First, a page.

Keystone XL Pipeline Clears Hurdle; Showdown Between Greens and Big Oil Looms

With the clock now ticking on President Obama's decision, expect him to face an avalanche of lobbying from both sides.

(Photo: Yuri Gripas/Reuters)



Jan 31, 2014· 2 MIN READ
Salvatore Cardoni holds a political science degree from the George Washington University. He's written about all things environment since 2007.

Setting the stage for a contentious home stretch on one of the most polarizing issues in the Obama presidency, the State Department on Friday released its final environmental impact statement for the Keystone XL pipeline. It concluded that “approval or denial of…the proposed Project is unlikely to significantly impact the rate of extraction in the oil sands.”

First proposed by Calgary-based TransCanada in 2008, the $7 billion, 875-mile pipeline would carry up to 830,000 barrels of crude oil per day from Alberta’s tar sand reserves to a vast oil depot in Oklahoma, and eventually to refineries near Houston.

The release of the report, called the Final Supplemental Environmental Impact Statement for the Keystone XL Project, triggers a 90-day review period in which the State Department—which has jurisdiction over such cross-border projects—must study whether building Keystone XL would be “in the U.S. national interest.” The ultimate decision lies with President Obama, who told an audience at Georgetown University in June that he wouldn't approve the pipeline if it would "significantly exacerbate” the problem of carbon emissions.

That’s become the crux of the issue ever since: Will the EIS find that building the pipeline will lead to expanded production of oil in the tar sands region of Northern Alberta, and hence increased emissions, such as it would be “game over for the climate,” as NASA climatologist James Hansen has famously warned? TransCanada Corp. wouldn’t be spending $7 billion and putting up with this multiyear process if it wasn’t sure it could fill Keystone XL for decades to come while charging for the privilege.

The final EIS, like the draft version released last March, finds that the oil would find its way out of Canada whether or not Keystone XL was built. But that’s debatable. Tar sands oil and shale oil are currently moving south via rail at such a rate that last year was the worst ever for accidents involving trains hauling oil, with dozens killed. This transportation method is likely to face opposition and increased regulation. The only other planned pipeline would head west, through territory controlled by Canada’s First People, who enjoy a great deal of sovereignty over tar sands oil because of the health and habitat damages experienced in the region where it’s mined. Even Canada's minister of natural resources, Joe Oliver, told the Financial Times last year that to get the oil out of Canada, “if we can’t build the infrastructure then the resources are stranded.”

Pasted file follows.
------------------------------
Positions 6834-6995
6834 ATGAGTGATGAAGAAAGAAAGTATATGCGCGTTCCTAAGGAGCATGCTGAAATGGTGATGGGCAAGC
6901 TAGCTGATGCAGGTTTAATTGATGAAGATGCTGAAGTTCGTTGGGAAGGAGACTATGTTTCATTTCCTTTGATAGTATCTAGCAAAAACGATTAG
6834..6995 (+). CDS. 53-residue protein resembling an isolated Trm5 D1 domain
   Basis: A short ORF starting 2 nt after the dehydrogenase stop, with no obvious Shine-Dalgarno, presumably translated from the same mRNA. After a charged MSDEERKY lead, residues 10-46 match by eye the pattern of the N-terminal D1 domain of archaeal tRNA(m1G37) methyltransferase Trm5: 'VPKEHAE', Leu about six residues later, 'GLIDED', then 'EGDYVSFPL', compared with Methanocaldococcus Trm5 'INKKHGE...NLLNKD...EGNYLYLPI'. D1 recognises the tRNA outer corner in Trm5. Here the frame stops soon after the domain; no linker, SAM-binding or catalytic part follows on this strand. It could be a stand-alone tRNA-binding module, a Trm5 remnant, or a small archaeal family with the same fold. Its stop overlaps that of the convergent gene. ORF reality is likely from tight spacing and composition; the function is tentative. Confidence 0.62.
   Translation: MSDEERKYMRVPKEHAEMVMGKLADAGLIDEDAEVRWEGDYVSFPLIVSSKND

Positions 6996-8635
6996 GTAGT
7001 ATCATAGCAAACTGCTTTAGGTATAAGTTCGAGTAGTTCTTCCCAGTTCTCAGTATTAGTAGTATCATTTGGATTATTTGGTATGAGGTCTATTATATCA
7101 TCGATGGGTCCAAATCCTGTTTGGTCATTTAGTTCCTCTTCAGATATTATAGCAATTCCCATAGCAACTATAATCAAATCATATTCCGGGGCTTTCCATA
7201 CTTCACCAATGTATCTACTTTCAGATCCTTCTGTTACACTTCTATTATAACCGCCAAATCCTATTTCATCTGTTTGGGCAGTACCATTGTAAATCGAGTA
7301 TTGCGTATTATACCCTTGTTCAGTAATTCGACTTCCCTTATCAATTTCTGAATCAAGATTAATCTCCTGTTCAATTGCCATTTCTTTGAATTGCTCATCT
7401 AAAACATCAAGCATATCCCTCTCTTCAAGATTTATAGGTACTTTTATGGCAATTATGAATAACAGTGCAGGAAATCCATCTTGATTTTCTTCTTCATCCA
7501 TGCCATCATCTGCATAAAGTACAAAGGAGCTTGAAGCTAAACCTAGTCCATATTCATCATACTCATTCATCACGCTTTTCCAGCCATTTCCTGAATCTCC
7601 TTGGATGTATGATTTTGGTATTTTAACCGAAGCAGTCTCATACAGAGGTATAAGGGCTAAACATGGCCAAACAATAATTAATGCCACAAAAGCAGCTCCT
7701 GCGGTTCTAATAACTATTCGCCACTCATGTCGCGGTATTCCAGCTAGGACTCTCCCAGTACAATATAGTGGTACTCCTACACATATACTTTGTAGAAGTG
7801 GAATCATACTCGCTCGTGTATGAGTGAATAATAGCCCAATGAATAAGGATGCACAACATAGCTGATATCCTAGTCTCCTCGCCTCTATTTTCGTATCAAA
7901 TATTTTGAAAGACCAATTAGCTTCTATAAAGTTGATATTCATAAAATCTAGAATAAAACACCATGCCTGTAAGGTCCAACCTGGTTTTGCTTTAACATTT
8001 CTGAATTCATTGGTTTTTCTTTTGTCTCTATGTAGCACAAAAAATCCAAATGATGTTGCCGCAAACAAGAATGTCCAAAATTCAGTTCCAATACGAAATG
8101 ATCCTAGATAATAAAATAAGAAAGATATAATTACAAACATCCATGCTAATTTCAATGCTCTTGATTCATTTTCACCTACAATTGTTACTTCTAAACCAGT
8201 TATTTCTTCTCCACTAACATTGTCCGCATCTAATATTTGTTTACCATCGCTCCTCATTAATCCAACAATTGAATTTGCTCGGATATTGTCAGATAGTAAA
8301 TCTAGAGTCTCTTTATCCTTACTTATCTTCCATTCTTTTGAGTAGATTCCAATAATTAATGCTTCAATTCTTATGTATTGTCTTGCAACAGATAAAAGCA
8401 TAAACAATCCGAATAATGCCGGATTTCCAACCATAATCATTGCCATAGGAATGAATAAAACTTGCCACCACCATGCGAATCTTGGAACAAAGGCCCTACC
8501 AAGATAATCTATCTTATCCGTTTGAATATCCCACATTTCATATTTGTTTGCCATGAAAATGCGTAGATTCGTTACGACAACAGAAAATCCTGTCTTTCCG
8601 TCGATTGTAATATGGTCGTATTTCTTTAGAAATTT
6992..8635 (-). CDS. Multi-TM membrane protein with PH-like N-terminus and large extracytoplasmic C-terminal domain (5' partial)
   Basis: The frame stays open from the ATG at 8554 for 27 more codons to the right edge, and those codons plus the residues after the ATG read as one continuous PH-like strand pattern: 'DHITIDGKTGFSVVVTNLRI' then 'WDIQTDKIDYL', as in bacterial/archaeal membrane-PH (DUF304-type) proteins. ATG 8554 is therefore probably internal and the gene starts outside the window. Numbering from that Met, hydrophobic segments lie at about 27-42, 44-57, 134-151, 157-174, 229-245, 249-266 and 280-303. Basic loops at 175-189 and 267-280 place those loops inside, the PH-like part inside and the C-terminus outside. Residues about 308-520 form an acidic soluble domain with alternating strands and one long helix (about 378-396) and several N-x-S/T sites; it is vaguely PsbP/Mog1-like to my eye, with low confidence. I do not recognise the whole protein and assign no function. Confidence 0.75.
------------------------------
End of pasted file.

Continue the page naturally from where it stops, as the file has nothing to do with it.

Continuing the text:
Mainstream news outlets such as The Washington Post, The Wall Street Journal, and The New York Times report that the State Department has again concluded that Keystone XL’s climate effects would be negligible, with The New York Times concluding that it appears “to indicate that the project has passed Mr. Obama’s climate criteria.”

Still, environmentalists found enough in the report to rally—and lobby—around. The National Resources Defense Council said in a statement that the State Department “has, for the first time, acknowledged that the proposed project could accelerate climate change.” Retiring California Rep. Henry Waxman, one of the green movement’s fiercest advocates on Capitol Hill, added that "while still flawed, this environmental review recognizes that the Keystone XL tar sands pipeline could have a significant effect on carbon pollution."

Pipeline proponents, including the Canadian government and most Republicans in Congress, say it would reduce dependence on foreign oil and increase jobs. But the actual number of jobs would be minimal. "Once the proposed project enters service, operations would require approximately 50 total employees in the United States: 35 permanent employees and 15 temporary contractors,” according to the new EIS. Outside analysis found that the counterintuitive boost in gas prices that would result in the Midwest if the pipeline got built (thus ending a glut at the Oklahoma depot) would destroy jobs.

Green groups have accused the State Department of relying on consultants with prior business ties to TransCanada. This, in turn, prompted the department’s inspector general to start an investigation, which is pending.

“In what could be perceived as eagerness to please the oil industry and Canadian government, the State Department is issuing this report amidst an ongoing investigation into conflicts of interest, and lying, by its contractor,” Erich Pica, the president of Friends of the Earth, wrote in an email. “By letting the oil industry influence this process, Secretary Kerry is undermining his long-established reputation as a leader in the fight against climate change.”

While the clock ticks on Obama's decision, expect him to face an avalanche of lobbying from both sides.